Local health officials weigh in on COVID-19 omicron variant, now detected in North America

Local health experts are weighing in on the omicron variant, a new variant of concern emerging globally. Following the detection of the variant, the CDC updated its guidance on booster shots. 

FOX 11 spoke with the health experts as the U.S. Centers for Disease Control and Prevention on Monday expanded its recommendation for COVID-19 booster shots to all adults 18 and older, according to the national public health agency's news release.  

"Today, CDC is strengthening its recommendation on booster doses for individuals who are 18 years and older. Everyone ages 18 and older should get a booster shot either when they are 6 months after their initial Pfizer or Moderna series or 2 months after their initial J&J vaccine," the CDC said.

Amid concerns over the "highly transmissible" omicron COVID-19 variant, the CDC continued to emphasize the importance of getting vaccinated as well as getting a booster dose to help stave off severe symptoms of the novel coronavirus and to prevent hospitalization.

RELATED: Omicron variant: CDC expands COVID-19 booster recommendation to all adults 18 and older

President Joe Biden called the new coronavirus variant a cause for concern but "not a cause for panic" Monday and said he was not considering any widespread U.S. lockdown. He urged Americans anew to get fully vaccinated, including booster shots, and return to wearing face masks indoors while in public settings to slow any spread.

Dr. Anne Rimoin, a Professor of Epidemiology at the UCLA Fielding School of Public Health, echoed President Biden's sentiments.

"We should be concerned about this variant but it's not time to panic. We know variants are going to arise and the most important thing is to identify them, understand them, and then have a plan. This is not surprising that we're seeing another variant. We still have large populations that are unvaccinated or only partially vaccinated and this virus is going to continue to evolve as it has the opportunity to spread from person to person," said Rimoin.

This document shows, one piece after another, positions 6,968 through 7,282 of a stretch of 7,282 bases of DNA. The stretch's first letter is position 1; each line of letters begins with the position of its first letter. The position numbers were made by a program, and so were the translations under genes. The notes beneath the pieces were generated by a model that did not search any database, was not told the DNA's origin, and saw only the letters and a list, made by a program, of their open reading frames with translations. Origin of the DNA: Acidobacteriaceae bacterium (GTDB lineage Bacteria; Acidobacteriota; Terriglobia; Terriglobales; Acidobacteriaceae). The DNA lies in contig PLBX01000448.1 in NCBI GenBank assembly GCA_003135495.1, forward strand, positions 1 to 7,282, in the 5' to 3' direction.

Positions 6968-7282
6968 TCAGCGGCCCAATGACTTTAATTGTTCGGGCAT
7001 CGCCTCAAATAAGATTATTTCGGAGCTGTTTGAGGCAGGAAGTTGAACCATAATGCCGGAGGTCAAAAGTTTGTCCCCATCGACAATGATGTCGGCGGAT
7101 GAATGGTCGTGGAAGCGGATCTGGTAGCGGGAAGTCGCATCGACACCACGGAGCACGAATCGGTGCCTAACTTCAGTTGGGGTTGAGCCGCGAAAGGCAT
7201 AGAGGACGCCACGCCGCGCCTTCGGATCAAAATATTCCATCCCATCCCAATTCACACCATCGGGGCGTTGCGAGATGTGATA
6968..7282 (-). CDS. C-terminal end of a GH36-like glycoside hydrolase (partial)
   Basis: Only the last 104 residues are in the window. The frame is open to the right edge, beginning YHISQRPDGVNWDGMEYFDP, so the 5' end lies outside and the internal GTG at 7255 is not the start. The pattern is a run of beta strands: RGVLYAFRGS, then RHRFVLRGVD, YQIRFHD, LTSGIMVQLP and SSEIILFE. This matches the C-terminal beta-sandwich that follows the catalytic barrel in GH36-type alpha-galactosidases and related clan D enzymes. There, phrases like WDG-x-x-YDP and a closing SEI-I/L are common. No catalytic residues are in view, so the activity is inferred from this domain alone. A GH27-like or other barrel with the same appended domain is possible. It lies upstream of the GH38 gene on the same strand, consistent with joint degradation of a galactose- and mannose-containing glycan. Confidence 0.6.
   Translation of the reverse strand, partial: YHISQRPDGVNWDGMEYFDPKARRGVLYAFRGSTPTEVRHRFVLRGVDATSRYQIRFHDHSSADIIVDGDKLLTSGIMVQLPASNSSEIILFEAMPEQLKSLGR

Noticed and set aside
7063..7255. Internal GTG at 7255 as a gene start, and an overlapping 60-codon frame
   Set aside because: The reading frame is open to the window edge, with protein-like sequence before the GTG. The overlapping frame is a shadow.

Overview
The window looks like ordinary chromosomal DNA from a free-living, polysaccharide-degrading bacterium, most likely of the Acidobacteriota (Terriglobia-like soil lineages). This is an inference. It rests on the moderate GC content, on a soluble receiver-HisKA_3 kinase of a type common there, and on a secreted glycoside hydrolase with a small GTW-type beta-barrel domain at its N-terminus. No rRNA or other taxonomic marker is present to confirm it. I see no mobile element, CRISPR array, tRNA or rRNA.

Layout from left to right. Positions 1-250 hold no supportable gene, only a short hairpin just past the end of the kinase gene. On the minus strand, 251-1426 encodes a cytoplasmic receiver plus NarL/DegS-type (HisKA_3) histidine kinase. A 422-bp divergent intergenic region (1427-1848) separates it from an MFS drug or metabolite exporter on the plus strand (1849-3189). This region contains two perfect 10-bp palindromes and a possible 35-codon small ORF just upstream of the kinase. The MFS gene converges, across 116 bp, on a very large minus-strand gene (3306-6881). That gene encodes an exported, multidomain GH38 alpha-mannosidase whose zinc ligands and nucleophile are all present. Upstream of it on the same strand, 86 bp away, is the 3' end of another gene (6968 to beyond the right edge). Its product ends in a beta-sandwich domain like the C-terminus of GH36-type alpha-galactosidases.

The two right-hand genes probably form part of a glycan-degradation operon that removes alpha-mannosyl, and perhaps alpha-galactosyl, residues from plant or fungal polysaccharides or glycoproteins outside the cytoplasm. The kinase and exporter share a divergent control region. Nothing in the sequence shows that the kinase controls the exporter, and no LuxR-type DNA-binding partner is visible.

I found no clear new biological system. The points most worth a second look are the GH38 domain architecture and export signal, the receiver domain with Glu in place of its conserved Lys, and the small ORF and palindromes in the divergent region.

Rimoin said the most important factors to determine are if the variant is more transmissible, causes more severe illness or evades vaccines.

"It does appear that it may be more transmissible but this is still anecdotal evidence," she said.

When it comes to whether or not the variant causes more severe illness, that information is also anecdotal.

"At this point, we don't really know. One province in South Africa where they've seen several cases of this variant, they're starting to see increases in hospitalizations so it could be an indicator but it's still too early to tell definitively. There are going to be a lot of studies conducted in the next several weeks to really determine if that's the case. Once we have those pieces of information then we're really going to understand the significance of this variant but until we get to that point what we really need to do is just be aware, understand where this variant is and make sure that everyone has sufficient immunity, does the best they can to increase immunity by getting vaccinated, and boosted if they're eligible," said Rimoin.